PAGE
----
5. t-cell's Avatar
    "To t-cell. I am not confused, but you do not know what I meant. I did not mean special visa, but sort of law provisions that after you graduate from nursing school in the US you will be able to fast track green card application and get work authorization right away so US hospitals could get these thousands of foreign born nurses to work. I know you will tell me but there is OPT - so I will answer that soemtimes it is very hard to find work and OPT time is running. And then when you eventually get the job, you are only left with portion of OPT time, and unfortunatelly you get cought with retrogression which today, even got worse - went back to 2003 for EB3. Now tell me what employer (hospital) wants to hassle with that and start sponsoring you and wait years while they need nurses right now?"

    That is what I am trying to say. Obviously there is no law for what you are saying and there will be no law as narrow as what you want. If there will be any law, it will be benefiting all nurses regardless if trained in the US or not.

    I do not think anyone is even considering such a narrow law that only serves specifically F1 non-immigrant student nurse visas.



  6. t-cell's Avatar
    "To t-cell. I am not confused, but you do not know what I meant. I did not mean special visa, but sort of law provisions that after you graduate from nursing school in the US you will be able to fast track green card application and get work authorization right away so US hospitals could get these thousands of foreign born nurses to work. I know you will tell me but there is OPT - so I will answer that soemtimes it is very hard to find work and OPT time is running. And then when you eventually get the job, you are only left with portion of OPT time, and unfortunatelly you get cought with retrogression which today, even got worse - went back to 2003 for EB3. Now tell me what employer (hospital) wants to hassle with that and start sponsoring you and wait years while they need nurses right now?"

    I actually know what you mean. And what I really meant for 'special visas' is the fast track GC you are talking about as well. Sorry if I did not make it more clearer. There are no real 'special visas'.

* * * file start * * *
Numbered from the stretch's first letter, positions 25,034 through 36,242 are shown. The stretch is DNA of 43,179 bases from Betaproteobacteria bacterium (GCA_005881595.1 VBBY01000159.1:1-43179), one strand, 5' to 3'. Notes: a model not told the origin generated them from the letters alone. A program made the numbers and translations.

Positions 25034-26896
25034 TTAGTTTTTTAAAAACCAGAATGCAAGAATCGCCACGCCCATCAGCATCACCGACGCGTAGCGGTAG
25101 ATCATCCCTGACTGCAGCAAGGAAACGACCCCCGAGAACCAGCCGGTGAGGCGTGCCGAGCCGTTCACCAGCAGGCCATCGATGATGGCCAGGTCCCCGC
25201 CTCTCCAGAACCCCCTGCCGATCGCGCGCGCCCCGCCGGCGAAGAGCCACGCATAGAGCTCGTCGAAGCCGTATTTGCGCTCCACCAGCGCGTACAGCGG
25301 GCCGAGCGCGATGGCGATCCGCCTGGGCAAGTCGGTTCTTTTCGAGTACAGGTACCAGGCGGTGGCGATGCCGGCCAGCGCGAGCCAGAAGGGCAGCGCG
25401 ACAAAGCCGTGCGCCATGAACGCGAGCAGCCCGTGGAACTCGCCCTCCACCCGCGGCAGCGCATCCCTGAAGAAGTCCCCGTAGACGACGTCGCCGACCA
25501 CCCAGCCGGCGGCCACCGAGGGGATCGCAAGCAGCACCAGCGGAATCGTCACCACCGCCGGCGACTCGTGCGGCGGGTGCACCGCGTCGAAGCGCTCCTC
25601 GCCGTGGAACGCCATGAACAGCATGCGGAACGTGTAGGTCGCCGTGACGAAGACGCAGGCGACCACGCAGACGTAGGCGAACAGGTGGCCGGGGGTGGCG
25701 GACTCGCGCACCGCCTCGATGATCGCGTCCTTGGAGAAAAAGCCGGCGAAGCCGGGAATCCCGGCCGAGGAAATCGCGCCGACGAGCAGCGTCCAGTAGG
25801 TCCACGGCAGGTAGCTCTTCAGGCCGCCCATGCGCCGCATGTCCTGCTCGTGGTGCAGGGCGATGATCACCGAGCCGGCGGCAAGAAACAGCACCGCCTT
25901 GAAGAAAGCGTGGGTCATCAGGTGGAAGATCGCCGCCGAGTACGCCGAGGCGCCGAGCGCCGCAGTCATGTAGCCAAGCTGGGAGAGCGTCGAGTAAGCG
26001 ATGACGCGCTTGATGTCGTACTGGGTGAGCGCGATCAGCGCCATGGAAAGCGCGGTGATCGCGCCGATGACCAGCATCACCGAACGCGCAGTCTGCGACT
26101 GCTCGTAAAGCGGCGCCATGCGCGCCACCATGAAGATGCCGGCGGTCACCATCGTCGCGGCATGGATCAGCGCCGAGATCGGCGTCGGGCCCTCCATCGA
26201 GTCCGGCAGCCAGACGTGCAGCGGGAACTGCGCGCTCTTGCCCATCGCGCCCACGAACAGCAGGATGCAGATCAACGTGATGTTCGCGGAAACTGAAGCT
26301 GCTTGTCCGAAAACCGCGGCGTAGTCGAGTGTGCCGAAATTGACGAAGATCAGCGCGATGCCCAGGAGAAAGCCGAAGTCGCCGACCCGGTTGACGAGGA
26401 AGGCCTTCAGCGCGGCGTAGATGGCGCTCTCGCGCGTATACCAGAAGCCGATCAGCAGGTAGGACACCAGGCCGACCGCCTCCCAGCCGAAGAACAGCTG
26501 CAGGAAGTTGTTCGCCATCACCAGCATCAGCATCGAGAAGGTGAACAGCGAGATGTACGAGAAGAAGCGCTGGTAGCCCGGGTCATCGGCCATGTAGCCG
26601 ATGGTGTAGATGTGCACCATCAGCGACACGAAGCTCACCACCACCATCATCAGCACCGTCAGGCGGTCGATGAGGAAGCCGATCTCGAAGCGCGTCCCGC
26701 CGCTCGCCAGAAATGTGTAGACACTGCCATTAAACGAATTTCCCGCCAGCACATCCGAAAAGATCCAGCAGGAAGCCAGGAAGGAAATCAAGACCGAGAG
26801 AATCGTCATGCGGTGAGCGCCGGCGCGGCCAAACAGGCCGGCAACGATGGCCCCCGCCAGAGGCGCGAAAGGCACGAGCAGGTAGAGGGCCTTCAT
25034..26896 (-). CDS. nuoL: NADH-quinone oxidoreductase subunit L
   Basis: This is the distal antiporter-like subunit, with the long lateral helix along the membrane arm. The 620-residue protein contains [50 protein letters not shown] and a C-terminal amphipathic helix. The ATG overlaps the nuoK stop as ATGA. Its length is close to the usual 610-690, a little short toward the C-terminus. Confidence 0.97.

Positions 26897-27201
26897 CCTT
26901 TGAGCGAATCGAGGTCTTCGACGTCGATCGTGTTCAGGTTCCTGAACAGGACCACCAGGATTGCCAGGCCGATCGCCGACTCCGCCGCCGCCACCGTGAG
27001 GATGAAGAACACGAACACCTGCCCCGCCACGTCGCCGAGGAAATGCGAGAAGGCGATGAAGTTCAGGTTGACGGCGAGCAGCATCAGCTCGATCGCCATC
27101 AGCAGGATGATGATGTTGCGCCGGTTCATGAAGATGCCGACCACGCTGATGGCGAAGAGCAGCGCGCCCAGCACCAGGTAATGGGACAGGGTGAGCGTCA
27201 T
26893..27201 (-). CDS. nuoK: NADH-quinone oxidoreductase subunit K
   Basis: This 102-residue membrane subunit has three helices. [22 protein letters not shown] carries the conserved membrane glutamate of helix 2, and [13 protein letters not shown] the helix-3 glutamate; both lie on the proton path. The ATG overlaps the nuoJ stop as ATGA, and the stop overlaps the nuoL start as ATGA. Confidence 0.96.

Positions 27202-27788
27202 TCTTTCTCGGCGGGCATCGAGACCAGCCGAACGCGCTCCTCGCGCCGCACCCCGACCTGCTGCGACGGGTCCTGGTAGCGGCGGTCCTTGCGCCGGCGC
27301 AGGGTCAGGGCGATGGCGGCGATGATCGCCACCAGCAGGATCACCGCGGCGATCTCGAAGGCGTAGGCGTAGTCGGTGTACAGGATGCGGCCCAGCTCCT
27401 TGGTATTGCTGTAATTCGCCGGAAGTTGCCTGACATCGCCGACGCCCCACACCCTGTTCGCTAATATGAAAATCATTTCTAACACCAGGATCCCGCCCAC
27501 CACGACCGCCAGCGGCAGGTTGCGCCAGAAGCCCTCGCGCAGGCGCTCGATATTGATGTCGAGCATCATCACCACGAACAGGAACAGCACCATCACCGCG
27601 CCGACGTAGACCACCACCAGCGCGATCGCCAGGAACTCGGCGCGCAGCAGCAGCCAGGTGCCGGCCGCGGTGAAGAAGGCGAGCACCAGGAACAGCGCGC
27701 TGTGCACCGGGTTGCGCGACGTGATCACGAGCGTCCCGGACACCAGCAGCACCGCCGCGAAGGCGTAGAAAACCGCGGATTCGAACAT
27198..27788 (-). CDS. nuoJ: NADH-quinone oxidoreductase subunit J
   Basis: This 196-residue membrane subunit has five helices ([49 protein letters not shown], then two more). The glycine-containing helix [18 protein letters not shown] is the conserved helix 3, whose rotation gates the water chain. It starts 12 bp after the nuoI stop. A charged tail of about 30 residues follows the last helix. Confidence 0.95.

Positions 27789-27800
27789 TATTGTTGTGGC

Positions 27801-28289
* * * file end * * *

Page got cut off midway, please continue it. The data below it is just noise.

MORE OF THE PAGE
But like I said, a law you are proposing that only benefits US trained nurses by your own words is not even considered and if there will a another fast track GC application it will include both those trained in the US and outside the US.

    You can ask Greg if what you propose is even being considered now. All bills for another fast track GC application for nurses in the past year or so are all for BOTH US trained and those educated outside the US.

  7. sagar's Avatar
    If new legislation introduced within few weeks, when r u hoping it became law? Any prediction..?
  8. guest's Avatar
    t-cell I know that there is no talk about such provisions, but maybe it is the right time that somebody points that out as an opportunity for the US hospitals to get possibly thouisands of US trained nurses very quickly into the workforce. But looking at the visa bulletin retrogressing 2years more it is very sad to both nurses and their prospective employers. Another thing - just by extending other visa cathegories, why government does not consider bringing back Schedule A into the law? ZSeems like that would be the easiest way.
  9. t-cell's Avatar
    "t-cell I know that there is no talk about such provisions, but maybe it is the right time that somebody points that out as an opportunity for the US hospitals to get possibly thouisands of US trained nurses very quickly into the workforce. But looking at the visa bulletin retrogressing 2years more it is very sad to both nurses and their prospective employers. Another thing - just by extending other visa cathegories, why government does not consider bringing back Schedule A into the law? ZSeems like that would be the easiest way."